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Stories from a seasoned screenwriter. Take heart! Your creative source is infinite and un-ending. Sometimes Hollywood just rips up the roadmap back to it. The bottom line is that Hollywood is not at all as bad as it sounds. Additionally, it's worse than you can imagine. Remember to pack a sense of humor.


I am a screenwriter living in Southern California. I've written screenplays for most of the Hollywood studios over the past 20 years. One of the uncredited writers of FANTASTIC FOUR, I wrote FIRE DOWN BELOW starring Steven Seagal, and the TV Movie 12:01 PM starring Martin Landau and MANEATER with Gary Busey. I have directed short films. I have written on numerous Hollywood studio assignments, some for big shot actors, some for small shot nobodies.

Friday, February 17, 2006


I remember watching a documentary on Picasso. It was done late in his life and an aspect was watching him work. The filmaker showed him working on his ceramics and canvases. I'm not sure how they got the effect, but you got to see his canvas come to life stroke by stroke, evolve and change - without him painting over it. What stays with me to this day is his creation of a horse. You watched (in a sped up fashion) how this brilliant painting of a horse came together. It was stunning, incredibly life like. And then when you thought it was done a huge brown streak covered up the center, then the left, then a smear of red came down over that and a new block shaped eye appeared, then a new crooked nose painted over the first, and you realized the first picture was just an aspect of his process, something he needed to get out so he could then deconstruct it and paint the REAL horse. The finished horse was of course, a Picasso. stunning, disturbing, powerful, and very unlike the original.

My first reaction of course - "he ruined that beautiful horse!" But the horse that came after was bolder, more powerful, unique, amazing. Believe me, you forgot the first one.

To be that fearless in your work is crucial. It doesn't matter if you work in paint, clay or print. Build your house, then tear it down now that you've discovered exactly how your house should look, as opposed to the way it does look.

Writing is a living process. As much as you outline and plan ahead, your work comes to life under your fingers. And like any living thing it will beging to form its own energy and make its own demands. And it's crucial that you listen to it as much as it needs to listen to you. I call it wrestling the bear. Because hopefully your work will feel that full of life.

I have just discovered, after months of work on my script, that my villain is the wrong guy. He's a good character, but he's actually not the villain because this other guy in the story should be. It was an epiphany. One that improves the script greatly, and I now have to attend to that immediately and follow that energy.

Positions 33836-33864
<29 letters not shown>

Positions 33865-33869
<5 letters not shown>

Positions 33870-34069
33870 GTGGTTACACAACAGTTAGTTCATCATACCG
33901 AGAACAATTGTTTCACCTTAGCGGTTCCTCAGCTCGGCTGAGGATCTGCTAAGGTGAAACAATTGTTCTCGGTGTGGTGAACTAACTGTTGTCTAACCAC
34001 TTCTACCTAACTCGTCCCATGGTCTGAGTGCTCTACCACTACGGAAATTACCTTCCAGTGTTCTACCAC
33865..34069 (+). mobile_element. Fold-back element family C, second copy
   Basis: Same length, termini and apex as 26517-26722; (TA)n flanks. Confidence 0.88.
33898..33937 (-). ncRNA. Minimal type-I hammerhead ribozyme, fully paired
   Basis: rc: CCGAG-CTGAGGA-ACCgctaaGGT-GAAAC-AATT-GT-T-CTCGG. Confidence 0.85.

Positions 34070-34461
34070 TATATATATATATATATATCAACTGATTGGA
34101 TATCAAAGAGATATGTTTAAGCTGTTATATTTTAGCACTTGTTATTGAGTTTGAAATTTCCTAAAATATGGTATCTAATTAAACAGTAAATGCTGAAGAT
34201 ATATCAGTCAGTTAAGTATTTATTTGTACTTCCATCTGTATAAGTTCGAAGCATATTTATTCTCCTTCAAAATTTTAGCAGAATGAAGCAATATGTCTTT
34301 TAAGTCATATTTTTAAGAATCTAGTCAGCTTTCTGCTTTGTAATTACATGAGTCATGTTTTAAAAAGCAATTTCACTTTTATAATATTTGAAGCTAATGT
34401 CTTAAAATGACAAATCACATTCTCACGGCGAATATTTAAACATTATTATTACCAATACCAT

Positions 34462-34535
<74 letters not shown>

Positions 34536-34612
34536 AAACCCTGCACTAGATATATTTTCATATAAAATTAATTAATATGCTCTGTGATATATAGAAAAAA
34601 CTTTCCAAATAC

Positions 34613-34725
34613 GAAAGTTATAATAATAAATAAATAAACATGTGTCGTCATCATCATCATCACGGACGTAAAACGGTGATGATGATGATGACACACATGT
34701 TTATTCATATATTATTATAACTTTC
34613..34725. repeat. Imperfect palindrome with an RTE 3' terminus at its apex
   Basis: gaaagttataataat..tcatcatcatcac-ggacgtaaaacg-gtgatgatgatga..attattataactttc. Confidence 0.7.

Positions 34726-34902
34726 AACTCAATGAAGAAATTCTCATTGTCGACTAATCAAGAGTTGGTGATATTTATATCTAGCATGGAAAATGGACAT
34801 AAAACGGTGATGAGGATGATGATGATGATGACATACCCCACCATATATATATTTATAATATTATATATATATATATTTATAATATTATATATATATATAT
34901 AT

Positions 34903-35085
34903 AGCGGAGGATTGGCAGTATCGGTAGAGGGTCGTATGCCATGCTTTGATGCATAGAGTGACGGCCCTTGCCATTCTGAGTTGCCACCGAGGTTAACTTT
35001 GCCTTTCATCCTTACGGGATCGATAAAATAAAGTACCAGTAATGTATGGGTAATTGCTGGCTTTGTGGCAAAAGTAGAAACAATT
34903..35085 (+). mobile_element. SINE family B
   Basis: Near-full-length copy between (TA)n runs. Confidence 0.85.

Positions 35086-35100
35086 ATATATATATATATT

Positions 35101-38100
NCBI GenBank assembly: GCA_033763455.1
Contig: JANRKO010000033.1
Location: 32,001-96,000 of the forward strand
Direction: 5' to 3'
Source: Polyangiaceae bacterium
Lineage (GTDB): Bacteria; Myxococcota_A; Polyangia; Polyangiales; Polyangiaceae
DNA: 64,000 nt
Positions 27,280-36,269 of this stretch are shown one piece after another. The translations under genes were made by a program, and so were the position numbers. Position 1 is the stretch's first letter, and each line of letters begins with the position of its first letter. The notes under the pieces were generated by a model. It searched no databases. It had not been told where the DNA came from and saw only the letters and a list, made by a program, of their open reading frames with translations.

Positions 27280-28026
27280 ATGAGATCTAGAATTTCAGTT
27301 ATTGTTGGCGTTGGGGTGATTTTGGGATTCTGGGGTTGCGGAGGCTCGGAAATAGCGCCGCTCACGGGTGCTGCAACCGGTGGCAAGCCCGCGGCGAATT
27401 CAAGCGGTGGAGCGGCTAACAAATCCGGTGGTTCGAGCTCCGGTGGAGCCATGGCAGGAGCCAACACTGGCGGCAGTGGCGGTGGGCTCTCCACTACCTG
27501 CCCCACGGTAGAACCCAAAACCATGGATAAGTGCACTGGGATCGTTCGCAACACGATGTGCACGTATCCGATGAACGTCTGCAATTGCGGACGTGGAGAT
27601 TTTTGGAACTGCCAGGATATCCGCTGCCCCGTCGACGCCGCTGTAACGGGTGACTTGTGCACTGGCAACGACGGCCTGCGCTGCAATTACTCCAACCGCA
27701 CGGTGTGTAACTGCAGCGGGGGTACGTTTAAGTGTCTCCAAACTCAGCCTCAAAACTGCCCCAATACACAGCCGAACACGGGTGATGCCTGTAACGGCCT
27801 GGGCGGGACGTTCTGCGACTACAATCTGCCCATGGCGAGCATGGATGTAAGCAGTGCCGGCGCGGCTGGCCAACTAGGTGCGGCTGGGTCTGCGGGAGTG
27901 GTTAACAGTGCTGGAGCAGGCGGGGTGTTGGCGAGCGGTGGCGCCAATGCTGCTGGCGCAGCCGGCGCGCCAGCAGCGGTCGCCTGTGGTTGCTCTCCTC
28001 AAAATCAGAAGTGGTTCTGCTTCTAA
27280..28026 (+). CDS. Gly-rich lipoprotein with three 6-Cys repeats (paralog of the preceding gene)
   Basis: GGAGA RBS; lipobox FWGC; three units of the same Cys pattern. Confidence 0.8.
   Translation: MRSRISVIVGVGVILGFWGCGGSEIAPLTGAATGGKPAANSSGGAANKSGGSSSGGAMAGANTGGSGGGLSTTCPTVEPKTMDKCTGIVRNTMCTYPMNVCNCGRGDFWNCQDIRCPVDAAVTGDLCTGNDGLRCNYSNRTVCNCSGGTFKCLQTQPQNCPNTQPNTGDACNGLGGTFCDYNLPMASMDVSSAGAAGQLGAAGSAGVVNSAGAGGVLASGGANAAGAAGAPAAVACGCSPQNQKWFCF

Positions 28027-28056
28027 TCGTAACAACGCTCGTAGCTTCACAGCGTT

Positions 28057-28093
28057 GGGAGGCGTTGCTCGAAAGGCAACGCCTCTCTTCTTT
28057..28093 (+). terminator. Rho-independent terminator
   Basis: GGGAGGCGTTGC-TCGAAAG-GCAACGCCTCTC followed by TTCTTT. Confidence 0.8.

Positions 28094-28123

But rather than kick myself, or cry out into the night in agony at the thought of another climb up the writing mountain, like Syssyphus, I merely think of Picasso and that paint brush stroke defiantly drawn straight down his canvas burying his first picture, driven to do it, happy to do it, as the true picture had just been revealed to him and now he merely had to paint it.


Blogger DDog said...

I'm with you on this one, Phillip. I wrote the "perfect" script over a year back. At the time, and much to my naivety, this was THE SCRIPT -- great characters, eye-popping, engaging set pieces, and the regular twists and turns you would expect from the genre.

Of course, last month, I discovered that the road previously traveled culminated to a complete and utter shite experience.

So far, my new take on the concept (i.e., giving the villain a more prominent role) helped expand upon the story as a whole, thus raising the stakes for the protag.

Hey, diggin' the Picasso analogy.

Best of luck with your script!

Saturday, February 18, 2006  
Blogger Eleanor said...

"Wrestling the bear". What a great image.
Feels right, too.

Inspiring post.
I need to get back to my rewrite. :-)

Saturday, February 18, 2006  
Blogger MaryAn Batchellor said...

Brilliant analogy, especially for those of us who still paint by number. Reminds me of a woman who said a real seamstress is the one who frequently rips out her own stitches!

Saturday, February 18, 2006  
Anonymous Anonymous said...

Really fantastic. Thank you.

Saturday, February 18, 2006  
Blogger Bill Cunningham said...

I am going through something similar myself. I, being my harshest critic, always slap the forehead and go, "Why didn't I think of that before?! It's so obvious!"

Saturday, February 18, 2006  
Blogger Three Score and Ten or more said...

I retired from teaching playwriting over ten years ago, but I wish I been able to refer my students to something like this blog at the time. Nice work, discovery is what it's all about.

Monday, February 20, 2006  
Blogger Philip Morton said...

three score: thanks so much, high praise indeed.

Monday, February 20, 2006  

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